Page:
Judicial Process Final Exam

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Kall
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252995
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Judicial Process Final Exam
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2013-12-13 12:54:46
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  1. Statute of Limitations
    A law limiting the amount of time prosecutors have to bring criminal charges against a suspect after the crime has occurred.
  2. Rebuttal
    Evidence given to counteract or disprove evidence presented by the opposing party.
  3. Bench Trial
    A trial conducted without a jury, in which a judge makes the determination of the defendant’s guilt or innocence.
  4. Allen Charge
    An instruction by a judge to deadlocked jury with only a few dissenters that asks the jurors in the minority to reconsider the majority opinion.
  5. Hung Jury
    A jury whose members are so irreconcilably divided in their opinions that they cannot reach a verdict.
  6. Immunity
    They agree to testify but no information they give can be used against them.
  7. Surrebuttal
    After rebuttal stage, the defense is given the opportunity to cross-examine the prosecution’s new witnesses and introduce new witnesses of its own.
  8. Corpus delicti
    In Latin, “Body of the offense.” Substantial facts that show a crime has been committed.
  9. Leading Questions
    Questions that might suggest to the witness a particular desired response.
  10. Hearsay
    An oral or written statement made by an out-of-court speaker that is later offered in court by a witness concerning a matter before the court. Not usually admissible in court.
  11. dying declaration
    When a person is dying, if he or she says something about a case they were a witness of, it can be used in court. The person who heard it will then be the witness who testifies.
  12. jury nullification
    An acquittal of a defendant by a jury even though the evidence presented and the judge’s instructions indicate that the defendant is guilty.
  13. Barker vs Wingo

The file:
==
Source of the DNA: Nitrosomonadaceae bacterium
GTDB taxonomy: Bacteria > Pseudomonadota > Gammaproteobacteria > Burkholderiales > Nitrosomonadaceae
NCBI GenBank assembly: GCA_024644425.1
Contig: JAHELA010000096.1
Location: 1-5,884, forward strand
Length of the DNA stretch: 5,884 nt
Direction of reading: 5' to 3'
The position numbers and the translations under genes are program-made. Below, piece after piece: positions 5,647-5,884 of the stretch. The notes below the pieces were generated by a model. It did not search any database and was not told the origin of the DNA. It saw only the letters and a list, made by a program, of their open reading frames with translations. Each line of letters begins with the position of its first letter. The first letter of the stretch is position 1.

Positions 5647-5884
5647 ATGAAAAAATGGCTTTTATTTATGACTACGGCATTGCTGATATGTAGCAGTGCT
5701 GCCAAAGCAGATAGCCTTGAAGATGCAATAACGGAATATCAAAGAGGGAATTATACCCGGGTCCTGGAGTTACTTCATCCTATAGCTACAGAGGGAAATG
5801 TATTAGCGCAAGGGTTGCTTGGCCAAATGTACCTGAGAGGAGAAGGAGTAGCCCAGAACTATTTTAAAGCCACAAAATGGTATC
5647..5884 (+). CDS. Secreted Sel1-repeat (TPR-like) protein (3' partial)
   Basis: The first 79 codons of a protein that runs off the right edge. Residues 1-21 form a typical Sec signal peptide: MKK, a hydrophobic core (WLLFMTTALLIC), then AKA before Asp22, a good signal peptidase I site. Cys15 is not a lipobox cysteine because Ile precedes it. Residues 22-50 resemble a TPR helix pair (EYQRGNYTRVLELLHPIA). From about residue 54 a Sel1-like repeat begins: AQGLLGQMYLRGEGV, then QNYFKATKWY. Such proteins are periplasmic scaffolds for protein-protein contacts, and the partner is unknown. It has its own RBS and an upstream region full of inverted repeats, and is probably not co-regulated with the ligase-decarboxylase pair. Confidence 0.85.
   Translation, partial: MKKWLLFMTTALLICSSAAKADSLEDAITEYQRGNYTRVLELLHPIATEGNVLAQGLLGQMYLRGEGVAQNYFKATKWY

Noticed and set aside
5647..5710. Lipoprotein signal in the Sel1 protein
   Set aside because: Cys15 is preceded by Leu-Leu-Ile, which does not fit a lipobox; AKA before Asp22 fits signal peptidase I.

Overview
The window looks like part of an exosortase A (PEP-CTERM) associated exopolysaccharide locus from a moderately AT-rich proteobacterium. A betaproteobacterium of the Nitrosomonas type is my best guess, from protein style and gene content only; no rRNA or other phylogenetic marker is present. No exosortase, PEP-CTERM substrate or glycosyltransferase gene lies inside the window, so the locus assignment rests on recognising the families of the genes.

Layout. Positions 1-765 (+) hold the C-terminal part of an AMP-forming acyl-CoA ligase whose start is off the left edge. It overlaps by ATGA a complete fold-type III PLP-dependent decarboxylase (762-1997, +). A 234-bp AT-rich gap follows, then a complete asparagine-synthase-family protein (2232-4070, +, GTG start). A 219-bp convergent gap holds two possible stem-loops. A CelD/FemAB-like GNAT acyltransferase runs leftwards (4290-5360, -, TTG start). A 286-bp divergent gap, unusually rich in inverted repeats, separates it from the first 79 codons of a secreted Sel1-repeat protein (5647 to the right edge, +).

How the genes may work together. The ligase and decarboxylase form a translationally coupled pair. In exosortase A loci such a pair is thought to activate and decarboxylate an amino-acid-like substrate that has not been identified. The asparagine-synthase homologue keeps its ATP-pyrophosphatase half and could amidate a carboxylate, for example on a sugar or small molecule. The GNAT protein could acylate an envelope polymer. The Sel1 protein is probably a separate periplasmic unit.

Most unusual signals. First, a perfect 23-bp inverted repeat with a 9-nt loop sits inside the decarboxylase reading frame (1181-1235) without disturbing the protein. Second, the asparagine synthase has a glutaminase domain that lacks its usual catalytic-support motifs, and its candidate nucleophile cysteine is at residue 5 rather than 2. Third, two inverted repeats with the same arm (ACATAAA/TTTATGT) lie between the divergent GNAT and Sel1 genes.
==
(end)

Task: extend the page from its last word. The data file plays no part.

The Supreme Court refused to quantify speedy ruling that only in situations in which the delay is unwarranted and proved to be prejudicial can the accused claim a violation of the 6th Amendment rights.
  14. Voir Dire
    The preliminary questions that the trial attorneys ask prospective jurors to determine whether they are biased or have any connection with the defendant or a witness.
  15. Charging Conference
    The attorney auggest the instructions they would like to see be sent to the jurors, but the judge makes the final decision as to the charges submitted.
  16. Lay witness
    A person who testifies on factual matters that would be understood by the average citizens.
  17. CSI effect
    When jurors believe there should be a CSI evidence and when there isn’t they let them go.
  18. Motion for Directed Verdict
    A motion requesting that the court grant judgment in favor of the defense on the ground that the prosecution has not produced sufficient evidence to support the state’s claim.
  19. Rape Shield Laws
    Without these victims would have to suffer embarrassing and degrading cross-examination, these laws ensure that the defendants are convicted or acquitted based on relevant evidence, and it also encourages victims to report incidents by protecting their privacy. The 6th Amendements gives the defendant the right to question their accusers, the victim’s prior sexual history is relevant to the issue of whether he or she consented, and the exceptions of the rape shield laws are rendered meaningless.
  20. Writ of Habeas Corpus
    An order that requires corrections officials to bring an inmate before a court or a judge and explain why he or she is being held in prison.
  21. Discuss the differences between challenges of jurors for cause and peremptory challenges during voire dire